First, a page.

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April 1, 1983

Management of Rubella Outbreaks in Hospitals

Author Affiliations

North Memorial Medical Center
University of Minnesota Hospitals Minneapolis

JAMA. 1983;249(13):1709. doi:10.1001/jama.1983.03330370023016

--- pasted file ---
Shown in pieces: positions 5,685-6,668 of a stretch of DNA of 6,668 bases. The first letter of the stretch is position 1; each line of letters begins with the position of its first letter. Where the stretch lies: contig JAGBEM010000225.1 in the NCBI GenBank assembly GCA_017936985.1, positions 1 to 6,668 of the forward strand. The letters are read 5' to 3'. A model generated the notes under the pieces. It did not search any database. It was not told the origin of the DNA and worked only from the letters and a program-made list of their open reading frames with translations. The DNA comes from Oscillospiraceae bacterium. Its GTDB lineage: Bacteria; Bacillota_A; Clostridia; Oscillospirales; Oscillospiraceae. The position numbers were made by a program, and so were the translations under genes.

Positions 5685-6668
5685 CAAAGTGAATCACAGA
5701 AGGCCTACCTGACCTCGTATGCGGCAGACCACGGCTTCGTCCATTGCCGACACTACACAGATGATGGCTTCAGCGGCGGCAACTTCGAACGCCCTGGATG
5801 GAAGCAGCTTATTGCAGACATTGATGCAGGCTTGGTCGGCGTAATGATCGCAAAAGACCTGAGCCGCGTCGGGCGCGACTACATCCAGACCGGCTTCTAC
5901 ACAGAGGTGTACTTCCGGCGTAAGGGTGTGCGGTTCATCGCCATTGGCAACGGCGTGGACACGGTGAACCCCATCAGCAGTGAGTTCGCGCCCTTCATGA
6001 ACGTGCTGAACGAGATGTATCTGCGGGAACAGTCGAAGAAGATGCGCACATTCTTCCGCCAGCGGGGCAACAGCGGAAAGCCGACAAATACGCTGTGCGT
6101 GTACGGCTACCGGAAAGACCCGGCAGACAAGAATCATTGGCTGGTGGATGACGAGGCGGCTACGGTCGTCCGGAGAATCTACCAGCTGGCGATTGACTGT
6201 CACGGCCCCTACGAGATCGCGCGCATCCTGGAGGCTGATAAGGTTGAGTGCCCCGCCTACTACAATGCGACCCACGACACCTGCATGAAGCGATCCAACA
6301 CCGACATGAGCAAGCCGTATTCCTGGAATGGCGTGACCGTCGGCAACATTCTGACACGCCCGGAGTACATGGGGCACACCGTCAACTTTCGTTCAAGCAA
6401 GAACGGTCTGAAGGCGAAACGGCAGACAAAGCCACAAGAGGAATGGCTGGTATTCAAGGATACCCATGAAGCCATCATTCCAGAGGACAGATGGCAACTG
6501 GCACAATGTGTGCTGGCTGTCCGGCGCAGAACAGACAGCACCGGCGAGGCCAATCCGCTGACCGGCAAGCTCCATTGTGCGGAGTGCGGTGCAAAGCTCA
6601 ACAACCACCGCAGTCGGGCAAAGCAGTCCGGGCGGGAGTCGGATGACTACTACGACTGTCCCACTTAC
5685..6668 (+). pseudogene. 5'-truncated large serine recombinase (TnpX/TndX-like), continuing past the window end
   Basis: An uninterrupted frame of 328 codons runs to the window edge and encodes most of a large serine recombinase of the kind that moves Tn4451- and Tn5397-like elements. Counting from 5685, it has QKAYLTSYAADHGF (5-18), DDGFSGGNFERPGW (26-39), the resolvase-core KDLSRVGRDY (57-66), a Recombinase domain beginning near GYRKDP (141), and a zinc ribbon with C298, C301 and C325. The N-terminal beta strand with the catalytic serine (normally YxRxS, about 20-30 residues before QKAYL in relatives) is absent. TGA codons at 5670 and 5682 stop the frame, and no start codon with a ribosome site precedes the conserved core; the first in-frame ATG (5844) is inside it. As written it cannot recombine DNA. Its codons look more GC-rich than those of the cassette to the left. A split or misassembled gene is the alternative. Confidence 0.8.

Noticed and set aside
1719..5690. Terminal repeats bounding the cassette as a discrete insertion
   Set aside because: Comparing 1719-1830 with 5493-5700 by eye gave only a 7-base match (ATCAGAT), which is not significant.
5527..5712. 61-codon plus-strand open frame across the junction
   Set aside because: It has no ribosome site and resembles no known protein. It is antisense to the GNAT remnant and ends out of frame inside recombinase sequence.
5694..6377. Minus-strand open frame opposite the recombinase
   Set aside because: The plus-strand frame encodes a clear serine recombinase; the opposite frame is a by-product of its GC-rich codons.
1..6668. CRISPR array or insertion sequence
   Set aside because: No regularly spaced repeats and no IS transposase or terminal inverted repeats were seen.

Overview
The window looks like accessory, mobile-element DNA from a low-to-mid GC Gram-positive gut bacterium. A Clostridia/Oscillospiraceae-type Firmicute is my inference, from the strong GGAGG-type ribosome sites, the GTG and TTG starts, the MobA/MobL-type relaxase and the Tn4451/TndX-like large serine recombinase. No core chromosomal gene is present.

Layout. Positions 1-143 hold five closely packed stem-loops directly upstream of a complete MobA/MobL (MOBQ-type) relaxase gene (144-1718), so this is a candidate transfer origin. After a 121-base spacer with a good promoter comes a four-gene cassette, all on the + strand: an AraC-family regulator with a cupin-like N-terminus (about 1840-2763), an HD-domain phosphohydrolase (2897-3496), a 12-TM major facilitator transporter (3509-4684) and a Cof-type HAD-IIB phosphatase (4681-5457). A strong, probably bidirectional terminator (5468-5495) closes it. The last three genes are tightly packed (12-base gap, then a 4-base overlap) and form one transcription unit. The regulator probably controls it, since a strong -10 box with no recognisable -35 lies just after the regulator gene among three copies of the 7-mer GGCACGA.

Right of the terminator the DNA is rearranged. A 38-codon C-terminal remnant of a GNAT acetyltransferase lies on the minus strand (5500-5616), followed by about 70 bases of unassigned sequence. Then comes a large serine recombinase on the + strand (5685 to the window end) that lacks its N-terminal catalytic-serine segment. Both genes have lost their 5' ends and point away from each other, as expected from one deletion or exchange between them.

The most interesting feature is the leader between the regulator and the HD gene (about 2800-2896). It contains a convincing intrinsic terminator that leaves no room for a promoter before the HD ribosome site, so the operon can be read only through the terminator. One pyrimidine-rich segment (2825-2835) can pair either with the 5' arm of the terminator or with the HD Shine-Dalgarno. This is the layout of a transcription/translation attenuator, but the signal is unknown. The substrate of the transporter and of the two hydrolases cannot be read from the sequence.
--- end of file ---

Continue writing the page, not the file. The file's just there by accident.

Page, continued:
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To the Editor.—  We suggest an additional control measure to those outlined by Greaves et al in a recent article in The Journal (1982;248:861). Their recommendations for control of a hospital rubella outbreak included the following: (1) vaccination of nonpregnant personnel who neither have proof of serological immunity nor prior rubella vaccination, (2) exclusion of exposed susceptible personnel from work during their potentially communicable period, and (3) exclusion of susceptible pregnant personnel from work until the outbreak is controlled.The protection provided by this approach is incomplete in one crucial respect. Susceptible employees with unrecognized exposures may be incubating rubella, and their infectivity would not be altered by immunization. There is no provision to protect pregnant patients from such employees under the presented recommendation. There are two additional problems with relying completely on an emergent hospital-wide rubella immunization program. First, large-scale immunization programs take at least several days to institute.